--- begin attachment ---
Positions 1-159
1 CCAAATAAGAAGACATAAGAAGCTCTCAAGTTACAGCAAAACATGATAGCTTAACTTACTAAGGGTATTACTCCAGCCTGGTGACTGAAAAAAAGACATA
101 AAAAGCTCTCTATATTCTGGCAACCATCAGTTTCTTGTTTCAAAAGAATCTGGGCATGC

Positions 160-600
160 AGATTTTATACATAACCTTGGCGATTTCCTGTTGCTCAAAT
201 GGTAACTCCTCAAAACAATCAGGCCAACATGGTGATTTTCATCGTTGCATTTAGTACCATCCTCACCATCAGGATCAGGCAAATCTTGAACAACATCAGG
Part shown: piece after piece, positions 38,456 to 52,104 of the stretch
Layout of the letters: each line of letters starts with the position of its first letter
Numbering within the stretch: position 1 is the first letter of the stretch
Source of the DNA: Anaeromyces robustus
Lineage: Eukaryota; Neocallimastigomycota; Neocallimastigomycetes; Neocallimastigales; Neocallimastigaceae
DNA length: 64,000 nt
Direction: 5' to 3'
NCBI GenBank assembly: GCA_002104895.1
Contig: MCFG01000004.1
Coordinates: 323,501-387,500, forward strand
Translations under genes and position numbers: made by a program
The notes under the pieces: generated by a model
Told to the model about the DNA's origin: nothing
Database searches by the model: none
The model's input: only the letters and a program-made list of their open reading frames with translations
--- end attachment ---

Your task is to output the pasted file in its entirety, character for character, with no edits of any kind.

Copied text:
Positions 1-159
1 CCAAATAAGAAGACATAAGAAGCTCTCAAGTTACAGCAAAACATGATAGCTTAACTTACTAAGGGTATTACTCCAGCCTGGTGACTGAAAAAAAGACATA
101 AAAAGCTCTCTATATTCTGGCAACCATCAGTTTCTTGTTTCAAAAGAATCTGGGCATGC

Positions 160-600
160 AGATTTTATACATAACCTTGGCGATTTCCTGTTGCTCAAAT
201 GGTAACTCCTCAAAACAATCAGGCCAACATGGTGATTTTCATCGTTGCATTTAGTACCATCCTCACCATCAGGATCAGGCAAATCTTGAACAACATCAGG
Part shown: piece after piece, positions 38,456 to 52,104 of the stretch
Layout of the letters: each line of letters starts with the position of its first letter
Numbering within the stretch: position 1 is the first letter of the stretch
Source of the DNA: Anaeromyces robustus
Lineage: Eukaryota; Neocallimastigomycota; Neocallimastigomycetes; Neocallimastigales; Neocallimastigaceae
DNA length: 64,000 nt
Direction: 5' to 3'
NCBI GenBank assembly: GCA_002104895.1
Contig: MCFG01000004.1
Coordinates: 323,501-387,500, forward strand
Translations under genes and position numbers: made by a program
The notes under the pieces: generated by a model
Told to the model about the DNA's origin: nothing
Database searches by the model: none
The model's input: only the letters and a program-made list of their open reading frames with translations